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Cafe Formaggio

307 Old Country Rd. Carle Place, NY 516-333-1718

The dining room at Cafe Formaggio in Carle

(Credit: Newsday, 2008 / Viorel Florescu)

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Type: Italian-American, Italian Special features: Wheelchair accessible Price range: $$$ (Expensive) Description:

Cafe Formaggio's menu can be a challenge to navigate, filled with rococo dishes with invented names such as "salmon Trapani" and "shrimp Mona Lisa." The ingredients, though, are good, the kitchen generally skilled, the portions more than copious. Order simply and you should eat well, leaving with enough leftovers to sustain you another night -- or two, or three.

 Since its opening in 2006, Café Formaggio has always offered some gluten-free selections. In late 2009, owner Vincent Barbieri decided to create a separate gluten-free menu that features just about every item on the regular menu. Of course, there are the gluten-free pastas and pizzas, but also fried calamari, mozzarella sticks and zucchini, which are all cooked in a separate fryolator.

Reservations: Not Accepted Accessibility: Yes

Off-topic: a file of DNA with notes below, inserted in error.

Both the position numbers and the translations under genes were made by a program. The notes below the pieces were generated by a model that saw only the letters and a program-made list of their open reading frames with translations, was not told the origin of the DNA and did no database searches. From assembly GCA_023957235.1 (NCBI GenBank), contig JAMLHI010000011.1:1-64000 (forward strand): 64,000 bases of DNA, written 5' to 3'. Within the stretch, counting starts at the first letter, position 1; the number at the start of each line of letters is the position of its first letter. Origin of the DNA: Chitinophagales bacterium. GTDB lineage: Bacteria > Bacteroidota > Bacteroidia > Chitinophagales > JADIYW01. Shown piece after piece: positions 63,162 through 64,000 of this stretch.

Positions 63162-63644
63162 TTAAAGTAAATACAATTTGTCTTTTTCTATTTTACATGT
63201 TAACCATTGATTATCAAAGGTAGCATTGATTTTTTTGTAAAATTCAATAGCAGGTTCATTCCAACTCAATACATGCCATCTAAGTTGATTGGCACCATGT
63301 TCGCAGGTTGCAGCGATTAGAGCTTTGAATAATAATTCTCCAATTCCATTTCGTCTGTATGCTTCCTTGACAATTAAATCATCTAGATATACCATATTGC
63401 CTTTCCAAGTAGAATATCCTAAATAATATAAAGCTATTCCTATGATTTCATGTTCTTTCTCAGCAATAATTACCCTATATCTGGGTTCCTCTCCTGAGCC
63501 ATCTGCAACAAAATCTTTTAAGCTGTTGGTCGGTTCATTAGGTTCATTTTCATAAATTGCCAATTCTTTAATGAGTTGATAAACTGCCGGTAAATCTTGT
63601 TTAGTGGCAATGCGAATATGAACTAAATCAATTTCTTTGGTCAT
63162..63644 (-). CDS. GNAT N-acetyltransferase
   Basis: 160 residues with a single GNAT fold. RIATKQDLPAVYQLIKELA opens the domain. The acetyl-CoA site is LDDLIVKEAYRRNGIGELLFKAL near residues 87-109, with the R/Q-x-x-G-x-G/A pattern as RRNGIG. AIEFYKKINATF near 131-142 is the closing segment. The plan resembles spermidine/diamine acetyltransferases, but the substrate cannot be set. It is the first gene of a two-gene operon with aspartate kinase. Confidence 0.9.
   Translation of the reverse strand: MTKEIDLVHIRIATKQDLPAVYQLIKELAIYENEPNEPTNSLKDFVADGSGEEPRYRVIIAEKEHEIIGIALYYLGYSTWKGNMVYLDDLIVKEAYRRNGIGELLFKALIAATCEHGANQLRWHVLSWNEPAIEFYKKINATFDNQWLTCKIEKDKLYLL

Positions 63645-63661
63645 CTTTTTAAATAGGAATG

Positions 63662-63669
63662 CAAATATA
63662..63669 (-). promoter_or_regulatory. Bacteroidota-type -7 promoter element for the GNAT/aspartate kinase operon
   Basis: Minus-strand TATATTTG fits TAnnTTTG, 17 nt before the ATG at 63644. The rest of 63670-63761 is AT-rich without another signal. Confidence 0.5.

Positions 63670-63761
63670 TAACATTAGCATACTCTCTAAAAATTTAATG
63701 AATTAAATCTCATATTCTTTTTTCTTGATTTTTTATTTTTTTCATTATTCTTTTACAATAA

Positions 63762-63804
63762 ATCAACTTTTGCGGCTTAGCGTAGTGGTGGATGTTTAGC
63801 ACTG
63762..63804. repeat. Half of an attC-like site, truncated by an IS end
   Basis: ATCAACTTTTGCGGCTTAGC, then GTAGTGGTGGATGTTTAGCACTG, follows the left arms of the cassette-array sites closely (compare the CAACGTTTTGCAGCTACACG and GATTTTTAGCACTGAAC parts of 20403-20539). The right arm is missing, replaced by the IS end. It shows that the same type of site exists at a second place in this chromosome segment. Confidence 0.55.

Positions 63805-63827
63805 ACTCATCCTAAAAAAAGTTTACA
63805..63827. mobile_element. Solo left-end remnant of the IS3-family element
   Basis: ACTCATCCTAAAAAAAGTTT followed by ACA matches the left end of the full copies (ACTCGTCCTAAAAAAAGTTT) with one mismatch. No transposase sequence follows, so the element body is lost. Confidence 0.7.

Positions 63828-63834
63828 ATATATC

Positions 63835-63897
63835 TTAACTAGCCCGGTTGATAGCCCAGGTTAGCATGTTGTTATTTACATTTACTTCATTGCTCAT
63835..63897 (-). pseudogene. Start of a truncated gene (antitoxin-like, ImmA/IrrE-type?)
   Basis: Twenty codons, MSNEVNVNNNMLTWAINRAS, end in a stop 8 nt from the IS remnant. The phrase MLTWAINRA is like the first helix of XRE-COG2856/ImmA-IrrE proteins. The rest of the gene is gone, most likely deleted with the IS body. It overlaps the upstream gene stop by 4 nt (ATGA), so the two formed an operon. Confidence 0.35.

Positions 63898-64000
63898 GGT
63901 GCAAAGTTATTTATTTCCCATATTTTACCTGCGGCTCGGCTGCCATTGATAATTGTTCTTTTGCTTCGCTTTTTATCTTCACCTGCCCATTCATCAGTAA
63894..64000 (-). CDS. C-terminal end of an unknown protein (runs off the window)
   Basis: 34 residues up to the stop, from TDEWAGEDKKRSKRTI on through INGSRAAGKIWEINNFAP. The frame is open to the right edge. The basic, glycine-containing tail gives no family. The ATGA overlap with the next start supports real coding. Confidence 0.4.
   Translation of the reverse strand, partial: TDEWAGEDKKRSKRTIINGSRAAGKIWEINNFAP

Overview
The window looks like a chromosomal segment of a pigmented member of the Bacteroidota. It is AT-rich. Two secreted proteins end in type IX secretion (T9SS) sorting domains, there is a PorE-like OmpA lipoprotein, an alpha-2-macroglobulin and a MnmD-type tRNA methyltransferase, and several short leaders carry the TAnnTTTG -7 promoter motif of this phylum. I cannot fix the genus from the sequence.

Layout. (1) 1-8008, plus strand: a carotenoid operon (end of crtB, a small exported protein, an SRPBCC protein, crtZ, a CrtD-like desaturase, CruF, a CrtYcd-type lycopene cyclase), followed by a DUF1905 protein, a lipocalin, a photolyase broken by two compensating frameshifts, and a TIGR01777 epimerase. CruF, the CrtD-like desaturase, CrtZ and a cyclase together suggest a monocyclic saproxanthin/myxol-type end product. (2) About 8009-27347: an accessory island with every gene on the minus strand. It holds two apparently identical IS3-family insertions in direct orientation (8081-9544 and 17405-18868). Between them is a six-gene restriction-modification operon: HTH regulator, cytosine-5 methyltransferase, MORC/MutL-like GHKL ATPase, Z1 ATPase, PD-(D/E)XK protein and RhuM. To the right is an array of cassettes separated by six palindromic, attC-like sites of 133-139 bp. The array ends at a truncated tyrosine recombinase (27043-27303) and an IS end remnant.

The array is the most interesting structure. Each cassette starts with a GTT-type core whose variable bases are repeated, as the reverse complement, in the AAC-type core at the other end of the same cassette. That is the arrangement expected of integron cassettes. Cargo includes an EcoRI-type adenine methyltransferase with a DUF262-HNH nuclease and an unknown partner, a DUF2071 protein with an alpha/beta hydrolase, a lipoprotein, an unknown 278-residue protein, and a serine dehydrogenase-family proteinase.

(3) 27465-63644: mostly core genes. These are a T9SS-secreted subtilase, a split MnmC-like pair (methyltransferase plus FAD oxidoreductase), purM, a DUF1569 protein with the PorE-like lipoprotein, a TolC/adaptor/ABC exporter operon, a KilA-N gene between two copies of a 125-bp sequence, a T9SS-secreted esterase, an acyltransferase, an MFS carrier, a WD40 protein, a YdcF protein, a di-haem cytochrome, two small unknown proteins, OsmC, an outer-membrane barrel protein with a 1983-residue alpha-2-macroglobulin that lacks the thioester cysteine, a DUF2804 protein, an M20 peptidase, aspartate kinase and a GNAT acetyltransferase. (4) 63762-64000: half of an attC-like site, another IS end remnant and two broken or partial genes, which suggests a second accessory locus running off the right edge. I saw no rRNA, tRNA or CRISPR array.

The modest yet noble meatball is often relegated to the list of side dishes on today's more ambitious Italian menus. Had I not gone to Cafe Formaggio for lunch one recent afternoon, I might never have known about the meatballs at this big, splashy trattoria. Luckily, however, a prominent special on the midday menu was meatball sliders -- ingenious little sandwiches starring the light, garlicky globes (flattened somewhat) thinly coated with tomato sauce, topped with a shaving of Parmesan and sandwiched between two squares of puff pastry. One bite and I was impressed enough to ask for several to-go orders of meatballs in sauce. They ended up the hit of an office party later that afternoon. In marked contrast to those meatballs was the Margherita pizza from the restaurant's wood-burning oven, the scent of which seductively fills the place. I thought the crust somewhat tough, the tomato sauce overly sweet. But I liked the mellifluous "femina" panino, a toasted sandwich filled with grilled vegetables, broccoli rabe, roasted portobello and fresh mozzarella. On a return evening visit, I found myself won over by an appetizer of perfectly grilled shrimp and calamari. A platter of golden-brown fried zucchini, served with a lively marinara dipping sauce, had just the right crunch, the batter-dipped zucchini, still a trifle firm, as they should be. While it's certainly possible to order spaghetti (or any other pasta) with meatballs, that dish appears nowhere on the menu. Instead, there are more ornate creations, such as penne Madeira, described as "chicken strips and cubed homemade mozzarella sauteed in a Madeira wine-plum tomato brown sauce." While the friend who ordered that dish liked it (surprisingly, so did I), she was at a loss to figure out the sauce, an odd combination of several sauces. Gnocchi Calatafini -- semolina dumplings with eggplant and ricotta salata -- was a fairly heavy dish -- two forkfuls and I'd had it. But the seafood pasta called aqua pizza -- linguine with mussels, littleneck clams, calamari and shrimp in a filetto di pomodoro tomato sauce with fresh basil -- was pleasingly light, not one of the components overcooked, a problem, often, in mixed shellfish dishes. Although I'd ordered sole oreganata, I ended up with salmon instead. The waiter apologized and I told him I was fine with the fish, which, topped with a mantle of well-seasoned bread crumbs, would have been a full success had it spent less time on the heat. Better was the Italian-American classic chicken scarpariello, made here with moist, flavorful cubes of boneless white meat poultry combined with sausage, potatoes and peppers in a white wine sauce. We allowed ourselves to be talked into the restaurant's signature dessert, Nutella pizza. This is the kind of thing some people will flip over -- a pizza crust slathered with the gooey European chocolate hazelnut spread and topped with bananas, apples, strawberries and caramel. For me, it's simply too many disparate elements. Instead, I contented myself picking off the fruit, which may be ordered by itself. Cafe Formaggio's menu can be a challenge to navigate, filled with rococo dishes with invented names such as "salmon Trapani" and "shrimp Mona Lisa." The ingredients, though, are good, the kitchen generally skilled, the portions more than copious. Order simply and you should eat well, leaving with enough leftovers to sustain you another night -- or two, or three.